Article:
Advocates have suggested open borders (here and here) as a way to help Haiti, which has a long history of poverty, environmental disasters, political turmoil, and human rights abuses. Yet after a devastating earthquake in 2010 led to billions of dollars of outside help for Haiti in the form of humanitarian and development aid, as well as debt relief, has Haiti improved significantly? Has massive aid been the solution to Haiti’s problems? Unfortunately, the answer is a resounding no, and open borders as a solution for much of Haiti’s misery continues to be as important as ever.
Even after the infusion of aid, Haiti has a per capita GDP of $1,800, placing it 209th out of 230 countries, with the 230th being the poorest. The Associated Press recently described Haiti as a “…deeply poor nation, with an official unemployment rate of about 40 percent and the World Bank says more than 6 million out of roughly 10.4 million inhabitants live under the national poverty line of $2.44 per day.” Statistics from three years ago show that about 23 percent of young children in Haiti were chronically undernourished and 4 percent were acutely malnourished.
Haiti also has been been cited as one of five countries where slavery is most prevalent. Human Rights Watch states that thousands of children from poor families are sent to live with wealthier families in order to provide them with schooling in exchange for domestic work, but often the children do not receive an education and are abused. Human Rights Watch also notes “long-standing human rights problems” in Haiti, as well as “concerns about the resurgence of political violence.”
Aid from other countries clearly hasn’t and might never transform Haiti. Per capita GDP has increased from $1200 in the years 2009-2012 to $1800 in 2014, but it is difficult to know to what extent this increase is due to foreign aid, remittances (see below), or other factors. The bottom line is that Haiti continues to be very poor, along with suffering from other problems. Foreign Policy in Focus concludes that “four years and billions of dollars later, conditions do not appear to have improved for Haitians affected by the earthquake; in fact, it can be argued that things are worse.” Similarly, GlobalPost, referring to American aid for Haiti, states that “the extent to which that money is creating sustainable progress remains unclear even four years after it began.”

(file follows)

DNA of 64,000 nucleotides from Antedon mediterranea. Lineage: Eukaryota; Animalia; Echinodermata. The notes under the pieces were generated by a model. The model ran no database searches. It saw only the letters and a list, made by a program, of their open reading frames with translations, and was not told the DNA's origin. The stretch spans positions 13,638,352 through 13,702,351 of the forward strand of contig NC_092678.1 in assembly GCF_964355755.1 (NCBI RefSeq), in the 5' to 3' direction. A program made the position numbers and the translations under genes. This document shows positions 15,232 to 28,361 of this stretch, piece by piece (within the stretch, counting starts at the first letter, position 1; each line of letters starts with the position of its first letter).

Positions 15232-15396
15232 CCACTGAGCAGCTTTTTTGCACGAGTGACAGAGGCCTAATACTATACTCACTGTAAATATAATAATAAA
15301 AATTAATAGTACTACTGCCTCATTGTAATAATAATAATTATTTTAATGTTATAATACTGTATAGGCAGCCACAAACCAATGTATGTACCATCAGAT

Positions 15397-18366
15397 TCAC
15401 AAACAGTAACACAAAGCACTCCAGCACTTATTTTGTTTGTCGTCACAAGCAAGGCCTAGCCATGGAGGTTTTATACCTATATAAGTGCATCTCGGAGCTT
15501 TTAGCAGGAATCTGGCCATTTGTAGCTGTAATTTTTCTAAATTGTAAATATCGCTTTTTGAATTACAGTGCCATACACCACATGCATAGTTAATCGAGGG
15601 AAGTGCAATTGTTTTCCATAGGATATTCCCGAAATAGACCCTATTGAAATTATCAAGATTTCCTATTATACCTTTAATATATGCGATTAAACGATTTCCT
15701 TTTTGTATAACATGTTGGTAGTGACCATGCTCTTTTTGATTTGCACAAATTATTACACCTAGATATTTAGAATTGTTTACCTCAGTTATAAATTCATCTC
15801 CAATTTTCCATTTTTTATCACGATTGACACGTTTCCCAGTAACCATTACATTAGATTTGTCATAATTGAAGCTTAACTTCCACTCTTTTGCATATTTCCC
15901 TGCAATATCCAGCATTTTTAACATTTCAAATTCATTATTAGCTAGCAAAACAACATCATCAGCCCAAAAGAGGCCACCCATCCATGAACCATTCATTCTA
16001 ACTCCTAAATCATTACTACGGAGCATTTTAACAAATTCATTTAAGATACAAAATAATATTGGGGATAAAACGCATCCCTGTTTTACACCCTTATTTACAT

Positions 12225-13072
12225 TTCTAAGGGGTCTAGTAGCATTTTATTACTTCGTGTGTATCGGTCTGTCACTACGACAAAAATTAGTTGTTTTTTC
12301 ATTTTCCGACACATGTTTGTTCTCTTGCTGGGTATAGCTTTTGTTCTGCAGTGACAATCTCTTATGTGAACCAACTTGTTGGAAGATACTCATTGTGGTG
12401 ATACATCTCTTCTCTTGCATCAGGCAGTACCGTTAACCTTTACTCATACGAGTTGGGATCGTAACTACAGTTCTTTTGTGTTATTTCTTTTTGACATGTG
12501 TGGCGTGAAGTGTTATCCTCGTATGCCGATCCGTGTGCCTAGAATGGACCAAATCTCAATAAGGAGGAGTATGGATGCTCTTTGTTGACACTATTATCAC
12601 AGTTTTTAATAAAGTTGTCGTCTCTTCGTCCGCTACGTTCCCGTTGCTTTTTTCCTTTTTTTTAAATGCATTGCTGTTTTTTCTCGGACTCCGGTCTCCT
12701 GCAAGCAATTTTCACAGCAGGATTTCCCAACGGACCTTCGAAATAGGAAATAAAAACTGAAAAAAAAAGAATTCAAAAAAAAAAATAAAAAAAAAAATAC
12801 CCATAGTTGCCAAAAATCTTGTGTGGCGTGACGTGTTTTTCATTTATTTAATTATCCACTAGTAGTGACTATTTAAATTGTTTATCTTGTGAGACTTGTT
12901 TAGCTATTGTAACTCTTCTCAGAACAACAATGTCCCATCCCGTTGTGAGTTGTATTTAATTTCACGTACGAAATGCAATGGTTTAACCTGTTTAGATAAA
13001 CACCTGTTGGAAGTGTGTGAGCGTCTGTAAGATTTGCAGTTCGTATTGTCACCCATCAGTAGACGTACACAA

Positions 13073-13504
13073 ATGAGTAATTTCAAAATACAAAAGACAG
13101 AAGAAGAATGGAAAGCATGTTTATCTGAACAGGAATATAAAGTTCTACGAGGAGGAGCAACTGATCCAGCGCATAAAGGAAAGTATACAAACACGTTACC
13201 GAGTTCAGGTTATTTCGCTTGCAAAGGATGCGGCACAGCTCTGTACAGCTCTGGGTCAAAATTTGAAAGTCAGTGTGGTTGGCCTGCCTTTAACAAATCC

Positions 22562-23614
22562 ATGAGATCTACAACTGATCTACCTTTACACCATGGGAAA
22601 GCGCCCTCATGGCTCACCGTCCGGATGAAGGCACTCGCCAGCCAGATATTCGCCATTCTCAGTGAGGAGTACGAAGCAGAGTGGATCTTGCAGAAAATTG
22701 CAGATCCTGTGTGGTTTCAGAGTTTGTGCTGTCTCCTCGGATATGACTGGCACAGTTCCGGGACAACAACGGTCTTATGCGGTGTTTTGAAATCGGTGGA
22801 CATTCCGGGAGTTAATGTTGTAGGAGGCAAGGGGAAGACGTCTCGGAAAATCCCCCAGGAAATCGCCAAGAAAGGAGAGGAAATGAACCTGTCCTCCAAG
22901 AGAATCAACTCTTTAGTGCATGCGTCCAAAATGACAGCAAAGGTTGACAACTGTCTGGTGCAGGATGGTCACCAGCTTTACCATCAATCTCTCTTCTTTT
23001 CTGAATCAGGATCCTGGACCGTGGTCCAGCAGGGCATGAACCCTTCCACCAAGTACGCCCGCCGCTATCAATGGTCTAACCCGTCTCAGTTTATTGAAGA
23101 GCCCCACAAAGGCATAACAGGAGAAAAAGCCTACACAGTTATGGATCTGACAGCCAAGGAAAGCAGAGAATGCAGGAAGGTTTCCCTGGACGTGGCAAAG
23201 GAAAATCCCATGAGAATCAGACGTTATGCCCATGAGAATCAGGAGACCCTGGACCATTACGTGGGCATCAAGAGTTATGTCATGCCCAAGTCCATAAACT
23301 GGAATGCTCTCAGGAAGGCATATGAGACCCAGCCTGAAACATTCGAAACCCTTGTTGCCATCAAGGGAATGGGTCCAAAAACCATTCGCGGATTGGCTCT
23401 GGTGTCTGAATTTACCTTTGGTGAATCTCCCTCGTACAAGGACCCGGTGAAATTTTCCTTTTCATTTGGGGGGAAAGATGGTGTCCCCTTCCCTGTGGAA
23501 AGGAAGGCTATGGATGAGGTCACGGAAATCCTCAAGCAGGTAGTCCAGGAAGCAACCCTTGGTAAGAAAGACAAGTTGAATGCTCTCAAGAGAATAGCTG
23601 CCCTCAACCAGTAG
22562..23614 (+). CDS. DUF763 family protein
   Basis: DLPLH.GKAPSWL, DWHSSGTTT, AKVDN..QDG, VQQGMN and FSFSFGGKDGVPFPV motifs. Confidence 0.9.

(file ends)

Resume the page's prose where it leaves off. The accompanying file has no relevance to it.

While some good has been accomplished in Haiti because of outside help (see here and here and here), problems with its delivery have been identified. U.S. government aid for Haiti has largely gone to American companies and non-profits, and The Guardian notes that “Critics have argued for years that donors’ practice of spending aid money through organisations located in their own countries has hampered efforts to build self-sufficiency abroad, and works to the detriment of local businesses and industries.” And the impact of nearly $500 million raised by the American Red Cross for Haiti since the earthquake has been underwhelming, according to a recent investigation by National Public Radio and ProPublica. The groups found “… a string of poorly managed projects, questionable spending and dubious claims of success…” associated with the funds. The American Red Cross built a total of six permanent homes in Haiti, even though housing is the area in which “the Red Cross made its biggest promises.” An article on the NBC News site states that “to Jonathan Katz, author of ‘The Big Truck That Went By: How the World Came to Save Haiti and Left Behind a Disaster,’ the aid story is one of good intentions and bad policy, short-term fixes without a ground-breaking long game, Band-Aids over self-sufficiency.” (See here and here and here for additional criticism of aid efforts.)